Graphene based electrochemical sensors have also been employed to detect environmental contaminants (paraoxon, nitromethane, heavy metal ions, hydroquinone and catechol, methyl jasmonate, hydrazine), pharmaceutical compounds (paracetamol, aminophenol, aloe-emodin, Rutin,etc), industrial compounds (ethanol) and explosives (TNT).
Dopamine (DA) is an important neurotransmitter, deficiency of which underlies Parkinson’s diseases. DA detection is challenged by its low physiological concentration (0.01 mM–1 mM) and interference from much more abundant ascorbic acid (AA) and uric acid (UA).
A chitosan–RGO composite electrode for DA detection was demonstrated in literature. A linear detection range (5–200 mM) was achieved in the presence of a large excess of AA or UA (500 mM). In addition, it showed that the chitosan–RGO electrode outperformed the electrode made of chitosan and multi-walled carbon nanotubes.
An electrochemical sensor was also demonstrated to selectively detect dopamine with a LOD of 0.01 mM based on a composite electrode made of Nafion and N-(trimethoxysilylpropyl) ethylenediamine triacetic acid (EDTA) modified RGO.
The high performance arises from several reasons:
(1) dopamine can interact with RGO via p–p interaction;
(2) EDTA groups, combined with ionic sulfuric groups of Nafion, can concentrate DA from the solution;
(3) EDTA groups linked to the RGO surface promote electron transfer as evidenced by the narrower potential separation between the anodic and cathodic peaks (DEp);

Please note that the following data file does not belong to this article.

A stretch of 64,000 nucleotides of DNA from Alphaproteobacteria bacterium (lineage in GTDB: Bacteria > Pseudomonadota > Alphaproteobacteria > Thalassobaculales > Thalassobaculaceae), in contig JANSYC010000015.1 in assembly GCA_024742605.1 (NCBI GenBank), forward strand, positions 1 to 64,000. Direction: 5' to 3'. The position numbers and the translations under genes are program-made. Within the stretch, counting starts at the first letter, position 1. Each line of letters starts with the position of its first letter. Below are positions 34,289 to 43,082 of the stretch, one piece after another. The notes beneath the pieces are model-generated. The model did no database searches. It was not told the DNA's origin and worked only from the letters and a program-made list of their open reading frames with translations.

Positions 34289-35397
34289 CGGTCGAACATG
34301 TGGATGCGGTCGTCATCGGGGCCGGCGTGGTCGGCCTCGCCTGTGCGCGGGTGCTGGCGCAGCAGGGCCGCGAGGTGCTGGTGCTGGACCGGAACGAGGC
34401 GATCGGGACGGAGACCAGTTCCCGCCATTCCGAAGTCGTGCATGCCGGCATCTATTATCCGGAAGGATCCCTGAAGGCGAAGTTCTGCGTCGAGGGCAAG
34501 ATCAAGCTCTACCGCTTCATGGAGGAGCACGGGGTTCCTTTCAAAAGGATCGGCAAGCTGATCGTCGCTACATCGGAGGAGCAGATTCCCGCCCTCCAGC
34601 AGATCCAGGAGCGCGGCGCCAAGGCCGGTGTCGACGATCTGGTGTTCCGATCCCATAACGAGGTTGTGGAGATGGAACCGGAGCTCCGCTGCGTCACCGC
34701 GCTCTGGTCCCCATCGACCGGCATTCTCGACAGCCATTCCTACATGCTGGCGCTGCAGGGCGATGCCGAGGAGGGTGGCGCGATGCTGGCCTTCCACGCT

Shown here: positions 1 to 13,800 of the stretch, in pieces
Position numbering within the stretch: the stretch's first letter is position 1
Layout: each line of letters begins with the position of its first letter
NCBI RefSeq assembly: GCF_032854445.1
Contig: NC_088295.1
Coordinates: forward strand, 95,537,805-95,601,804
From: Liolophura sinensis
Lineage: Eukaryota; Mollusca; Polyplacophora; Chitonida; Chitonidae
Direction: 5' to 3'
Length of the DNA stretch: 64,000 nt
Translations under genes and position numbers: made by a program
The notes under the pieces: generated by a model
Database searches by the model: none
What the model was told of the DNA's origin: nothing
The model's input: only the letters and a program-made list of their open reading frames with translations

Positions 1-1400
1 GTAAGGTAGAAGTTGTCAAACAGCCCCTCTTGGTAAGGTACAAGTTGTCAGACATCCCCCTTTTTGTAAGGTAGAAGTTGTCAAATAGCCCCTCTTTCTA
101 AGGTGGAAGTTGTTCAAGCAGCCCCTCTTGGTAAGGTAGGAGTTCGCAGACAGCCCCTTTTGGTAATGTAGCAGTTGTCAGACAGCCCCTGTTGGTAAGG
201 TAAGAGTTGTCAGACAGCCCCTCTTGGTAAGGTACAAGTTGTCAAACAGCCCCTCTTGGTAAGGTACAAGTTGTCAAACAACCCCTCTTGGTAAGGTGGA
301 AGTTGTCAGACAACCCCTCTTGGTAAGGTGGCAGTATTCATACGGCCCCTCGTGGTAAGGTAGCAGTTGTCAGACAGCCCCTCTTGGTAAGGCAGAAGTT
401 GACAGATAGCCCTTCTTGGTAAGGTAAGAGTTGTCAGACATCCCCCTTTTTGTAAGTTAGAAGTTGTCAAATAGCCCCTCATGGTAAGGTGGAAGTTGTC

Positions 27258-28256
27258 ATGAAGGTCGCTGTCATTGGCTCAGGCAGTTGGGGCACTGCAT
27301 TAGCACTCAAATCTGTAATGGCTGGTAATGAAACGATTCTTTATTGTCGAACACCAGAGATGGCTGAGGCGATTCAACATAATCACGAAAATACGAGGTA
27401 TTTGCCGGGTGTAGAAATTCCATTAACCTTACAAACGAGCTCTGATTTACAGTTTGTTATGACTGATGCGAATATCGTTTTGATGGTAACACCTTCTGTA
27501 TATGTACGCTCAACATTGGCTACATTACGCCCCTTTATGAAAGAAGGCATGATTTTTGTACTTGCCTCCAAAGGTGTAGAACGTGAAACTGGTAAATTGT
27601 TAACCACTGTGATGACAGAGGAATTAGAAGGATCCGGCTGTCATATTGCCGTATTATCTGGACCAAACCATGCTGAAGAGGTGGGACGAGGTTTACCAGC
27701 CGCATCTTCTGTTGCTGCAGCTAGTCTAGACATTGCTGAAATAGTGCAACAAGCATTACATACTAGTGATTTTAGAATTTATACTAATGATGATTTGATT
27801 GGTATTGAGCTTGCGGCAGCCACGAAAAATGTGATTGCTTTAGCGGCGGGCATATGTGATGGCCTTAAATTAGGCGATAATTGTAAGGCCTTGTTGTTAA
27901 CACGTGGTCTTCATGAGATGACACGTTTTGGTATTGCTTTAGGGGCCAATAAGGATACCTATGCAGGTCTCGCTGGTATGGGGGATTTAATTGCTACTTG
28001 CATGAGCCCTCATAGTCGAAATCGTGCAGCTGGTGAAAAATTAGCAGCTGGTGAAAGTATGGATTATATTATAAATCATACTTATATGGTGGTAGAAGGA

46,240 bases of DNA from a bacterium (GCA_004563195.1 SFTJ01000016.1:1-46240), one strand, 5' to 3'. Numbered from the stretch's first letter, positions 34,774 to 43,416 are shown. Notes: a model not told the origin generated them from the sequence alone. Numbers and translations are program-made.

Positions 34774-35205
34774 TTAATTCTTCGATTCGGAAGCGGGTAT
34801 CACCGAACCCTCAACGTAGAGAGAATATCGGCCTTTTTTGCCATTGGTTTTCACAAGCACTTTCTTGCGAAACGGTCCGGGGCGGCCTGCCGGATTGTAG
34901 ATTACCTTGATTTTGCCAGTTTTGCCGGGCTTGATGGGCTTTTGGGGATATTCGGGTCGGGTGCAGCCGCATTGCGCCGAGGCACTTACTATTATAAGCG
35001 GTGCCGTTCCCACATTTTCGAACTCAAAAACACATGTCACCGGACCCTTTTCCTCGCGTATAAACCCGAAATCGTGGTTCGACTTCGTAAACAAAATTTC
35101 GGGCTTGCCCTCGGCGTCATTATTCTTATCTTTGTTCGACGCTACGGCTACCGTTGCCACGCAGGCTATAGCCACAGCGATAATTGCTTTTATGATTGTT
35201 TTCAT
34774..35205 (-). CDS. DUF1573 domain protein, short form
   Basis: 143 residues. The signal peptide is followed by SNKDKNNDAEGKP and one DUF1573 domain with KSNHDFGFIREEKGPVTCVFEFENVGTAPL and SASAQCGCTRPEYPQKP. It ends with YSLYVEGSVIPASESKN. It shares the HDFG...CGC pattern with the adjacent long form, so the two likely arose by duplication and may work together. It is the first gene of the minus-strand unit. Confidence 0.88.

(4) the oxygen containing functional groups on RGO block the diffusion of AA and thus eliminate its interference.
In another work, detection of DA at 5 nM was realized in the presence of excess AA using a b-cyclodextrin/RGO nanocomposite electrode. b-Cyclodextrin functionalization assists dispersion of RGO sheets, and greatly improves the electrochemical performance.
As compared with the bare RGO electrodes, the b-cyclodextrin/RGO electrodes exhibited a two orders- of-magnitude-lower LOD, attributable, at least in part, to the faster electron transfer rate (DEp was reduced from 115 mV to 73 mV).
AA and UA sensors have also been developed using graphene materials. An AA sensor using graphene nano-sheets exfoliated in liquid by dimethylformamide (DMF). A UA sensor was constructed by self-assembling gold nanoparticles (AuNPs) onto pyrenebutyrate functionalized RGO (PFG) sheets. A LOD of 0.2 mM was obtained.
Novel microwave plasma enhanced CVD method was utilized to obtain multilayer graphene nanoflake films (MGNFs) vertically grown on a silicon substrate. DA, AA, and UA can be unambiguously distinguished by three well-defined peaks that appeared in the cyclic voltammogram (CV). Furthermore, near-ideal electron transfer kinetics was evidenced by the narrow DEp (61.5 mV at the scan rate of 10 mV s-1) which is close to the ideal value of 59 mV. Such a fast electron transfer process is due to the abundant edge planes and defects on the nanoflakes, unique electronic structure of graphene, and the good electrical contact between MGNFs and silicon substrate.
Cholesterol is an essential constituent of cell membranes. However, undesired accumulation of cholesterol and its esters causes critical health problems, such as heart diseases, cerebral thrombosis, and atherosclerosis.
A sensitive amperometric sensor based on functionalized RGO sheets has been developed for detection of cholesterol and its esters with a LOD of 0.2 mM.161 Cholesterol esterases and cholesterol oxidases were loaded onto the electrode to catalyze the hydrolysis of cholesterol and its esters, and consequently, generate H2O2. Platinum nanoparticles decorated on RGO sheets, in turn, catalyze the electrochemical oxidization of H2O2. Nafion coating was used at the same time to block other irrelevant analytes (e.g., ascorbate and urate).
Extracted and edited from “Biological and chemical sensors based on graphene materials by Yuxin Liu, Xiaochen Dong and Peng Chen in Chemical Society Reviews, 2012″